In a post last fall, I talked about the term “hacker” and how the proper meaning of it has been subverted by sloppy media coverage and a lack of understanding of what a typical hacker is looking for out of life.
Now is the time to mention an annual conference held each spring here in Rochester, where they officially Get It™ about what it really means to be a hacker.
Rochester BSides is a product of the national BSides movement, a loose coalition of hacker conferences that are free to attend, and offer an exciting and safe space for hackers of every kind to swap stories, check out presentations, and work together on challenges. The fact that this conference has an emphasis on information security is a bonus, for me at least.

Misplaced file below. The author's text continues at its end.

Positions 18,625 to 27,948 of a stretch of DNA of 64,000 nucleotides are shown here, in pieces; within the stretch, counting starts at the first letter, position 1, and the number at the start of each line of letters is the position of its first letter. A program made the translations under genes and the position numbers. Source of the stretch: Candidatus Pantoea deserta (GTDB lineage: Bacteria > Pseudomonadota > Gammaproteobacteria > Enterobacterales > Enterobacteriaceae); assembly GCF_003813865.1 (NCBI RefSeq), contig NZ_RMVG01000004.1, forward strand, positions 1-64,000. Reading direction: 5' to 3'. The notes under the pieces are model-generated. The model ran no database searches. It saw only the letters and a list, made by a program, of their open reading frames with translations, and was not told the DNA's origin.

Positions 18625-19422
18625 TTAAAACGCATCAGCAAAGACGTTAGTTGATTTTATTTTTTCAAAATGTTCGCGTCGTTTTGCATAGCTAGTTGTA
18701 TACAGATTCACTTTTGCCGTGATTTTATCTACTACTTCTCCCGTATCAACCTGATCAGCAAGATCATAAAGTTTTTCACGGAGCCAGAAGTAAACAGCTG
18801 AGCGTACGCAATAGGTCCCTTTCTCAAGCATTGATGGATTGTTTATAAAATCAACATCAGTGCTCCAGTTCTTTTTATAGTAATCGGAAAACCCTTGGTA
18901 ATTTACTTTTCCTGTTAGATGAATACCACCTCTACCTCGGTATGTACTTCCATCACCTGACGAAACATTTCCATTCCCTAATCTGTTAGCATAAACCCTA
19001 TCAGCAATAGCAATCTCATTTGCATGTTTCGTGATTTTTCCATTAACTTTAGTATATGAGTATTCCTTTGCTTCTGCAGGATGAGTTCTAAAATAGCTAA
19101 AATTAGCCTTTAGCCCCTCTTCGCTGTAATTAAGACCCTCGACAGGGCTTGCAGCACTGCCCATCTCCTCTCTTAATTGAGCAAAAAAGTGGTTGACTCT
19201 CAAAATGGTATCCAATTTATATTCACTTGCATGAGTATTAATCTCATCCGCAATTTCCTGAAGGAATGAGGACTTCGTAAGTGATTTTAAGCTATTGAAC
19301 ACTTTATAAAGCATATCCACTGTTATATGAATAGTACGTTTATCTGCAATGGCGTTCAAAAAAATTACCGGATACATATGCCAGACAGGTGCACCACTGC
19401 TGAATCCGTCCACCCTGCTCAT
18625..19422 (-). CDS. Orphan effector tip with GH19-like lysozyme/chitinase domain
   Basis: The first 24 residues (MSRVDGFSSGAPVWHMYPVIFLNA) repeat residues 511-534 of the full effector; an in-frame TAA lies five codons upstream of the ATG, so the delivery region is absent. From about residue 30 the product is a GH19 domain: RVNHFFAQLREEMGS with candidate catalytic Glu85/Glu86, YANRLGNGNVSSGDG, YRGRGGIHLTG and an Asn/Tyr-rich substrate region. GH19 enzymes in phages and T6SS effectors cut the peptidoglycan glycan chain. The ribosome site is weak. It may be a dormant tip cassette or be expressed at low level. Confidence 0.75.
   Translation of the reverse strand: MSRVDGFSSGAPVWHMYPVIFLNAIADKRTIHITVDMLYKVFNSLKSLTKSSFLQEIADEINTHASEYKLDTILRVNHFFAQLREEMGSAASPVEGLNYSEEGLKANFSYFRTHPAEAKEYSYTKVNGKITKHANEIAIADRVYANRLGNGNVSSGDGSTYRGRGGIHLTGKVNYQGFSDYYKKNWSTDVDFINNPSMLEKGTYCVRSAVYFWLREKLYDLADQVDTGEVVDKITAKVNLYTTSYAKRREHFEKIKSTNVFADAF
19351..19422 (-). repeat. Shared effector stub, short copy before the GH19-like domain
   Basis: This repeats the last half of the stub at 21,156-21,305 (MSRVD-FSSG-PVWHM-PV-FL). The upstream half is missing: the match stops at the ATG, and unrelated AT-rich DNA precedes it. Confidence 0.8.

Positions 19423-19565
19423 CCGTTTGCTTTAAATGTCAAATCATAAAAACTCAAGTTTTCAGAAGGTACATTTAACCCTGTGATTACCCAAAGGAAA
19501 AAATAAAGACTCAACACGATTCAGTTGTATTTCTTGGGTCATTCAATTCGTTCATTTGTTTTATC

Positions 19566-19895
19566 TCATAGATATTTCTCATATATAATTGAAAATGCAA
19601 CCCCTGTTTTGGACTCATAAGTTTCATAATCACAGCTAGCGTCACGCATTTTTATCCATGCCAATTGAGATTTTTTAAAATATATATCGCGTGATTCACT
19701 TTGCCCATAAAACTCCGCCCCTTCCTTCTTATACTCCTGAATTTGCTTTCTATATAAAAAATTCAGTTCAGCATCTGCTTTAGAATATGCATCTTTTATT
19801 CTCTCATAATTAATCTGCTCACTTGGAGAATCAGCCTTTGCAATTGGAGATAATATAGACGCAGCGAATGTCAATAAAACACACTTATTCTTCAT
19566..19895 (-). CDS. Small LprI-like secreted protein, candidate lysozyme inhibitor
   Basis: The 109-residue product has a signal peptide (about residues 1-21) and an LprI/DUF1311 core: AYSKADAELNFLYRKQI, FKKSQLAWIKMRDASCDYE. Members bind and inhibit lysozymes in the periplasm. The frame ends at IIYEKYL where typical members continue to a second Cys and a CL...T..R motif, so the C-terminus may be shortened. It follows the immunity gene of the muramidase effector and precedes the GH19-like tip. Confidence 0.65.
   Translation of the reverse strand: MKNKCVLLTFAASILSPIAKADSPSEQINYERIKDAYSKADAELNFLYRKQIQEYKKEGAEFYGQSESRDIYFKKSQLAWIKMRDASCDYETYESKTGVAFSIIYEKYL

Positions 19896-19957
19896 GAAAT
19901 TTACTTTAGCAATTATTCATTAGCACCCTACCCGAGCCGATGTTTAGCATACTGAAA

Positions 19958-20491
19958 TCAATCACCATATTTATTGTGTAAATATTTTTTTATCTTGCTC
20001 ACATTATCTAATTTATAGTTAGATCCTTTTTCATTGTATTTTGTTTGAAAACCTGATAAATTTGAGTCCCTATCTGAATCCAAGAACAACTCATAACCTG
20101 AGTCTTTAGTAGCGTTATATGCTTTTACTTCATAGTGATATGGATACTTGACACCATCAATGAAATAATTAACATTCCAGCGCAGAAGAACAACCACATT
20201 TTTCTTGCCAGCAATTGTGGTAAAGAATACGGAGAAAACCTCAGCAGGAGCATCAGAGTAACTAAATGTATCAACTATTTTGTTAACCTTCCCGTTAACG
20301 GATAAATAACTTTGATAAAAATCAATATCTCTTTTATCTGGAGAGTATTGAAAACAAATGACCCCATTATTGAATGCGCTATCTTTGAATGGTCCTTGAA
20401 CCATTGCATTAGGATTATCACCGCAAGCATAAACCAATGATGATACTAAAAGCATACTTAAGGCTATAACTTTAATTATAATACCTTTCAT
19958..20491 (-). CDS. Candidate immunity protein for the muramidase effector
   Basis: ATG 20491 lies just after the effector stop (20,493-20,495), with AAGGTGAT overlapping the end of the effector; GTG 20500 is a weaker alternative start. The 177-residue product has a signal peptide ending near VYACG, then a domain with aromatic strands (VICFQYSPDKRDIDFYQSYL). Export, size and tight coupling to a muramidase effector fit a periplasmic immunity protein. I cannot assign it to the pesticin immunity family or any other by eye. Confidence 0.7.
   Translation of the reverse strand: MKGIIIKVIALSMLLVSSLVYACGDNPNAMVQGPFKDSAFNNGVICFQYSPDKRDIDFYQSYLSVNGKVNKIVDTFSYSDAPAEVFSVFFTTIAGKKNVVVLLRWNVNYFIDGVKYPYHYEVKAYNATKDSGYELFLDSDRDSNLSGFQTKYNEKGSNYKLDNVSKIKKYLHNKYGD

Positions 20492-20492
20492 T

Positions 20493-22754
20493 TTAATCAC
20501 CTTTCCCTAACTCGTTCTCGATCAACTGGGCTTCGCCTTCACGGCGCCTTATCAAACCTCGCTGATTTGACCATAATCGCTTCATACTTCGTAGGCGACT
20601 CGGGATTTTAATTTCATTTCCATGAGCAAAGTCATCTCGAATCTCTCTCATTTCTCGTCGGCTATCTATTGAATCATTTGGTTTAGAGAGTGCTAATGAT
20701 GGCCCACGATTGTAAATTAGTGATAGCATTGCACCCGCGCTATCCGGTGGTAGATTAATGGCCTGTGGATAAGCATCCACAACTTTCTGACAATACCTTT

If you’re already itching to get in on this, you should be hitting the registration link now.
If you’re not, that’s OK. Not everyone digs on the joy of taking things apart and putting them back together just to see how they work.
The NY Assembly has put forth a bill requiring phone makers — Apple, Google, Samsung, Blackberry, etc. — to break encryption on all phones sold in NY state, or pay a $2,500 per phone fine.
This is a laughably crappy idea, since it should be obvious to anyone who has read the news in the past twenty years that the likelihood of law enforcement using this successfully to stop terrorists* is about 100x less than the likelihood of criminals finding the leaks of info how to use it, and committing identity theft or worse on a few million phone users.
The obvious stop to it, of course, is for Apple (and all the other manufacturers — but Apple’s leadership is key here) simply to announce:
iPhones will no longer be sold or activated in New York. So sorry. Call your assemblyman if you don’t like this; it was their idea.
The ban would last about 15 minutes after that news broke.
* – “Terrorists!” is this century’s cry of someone with a hidden, evil agenda, just as “Communists!” was last century’s.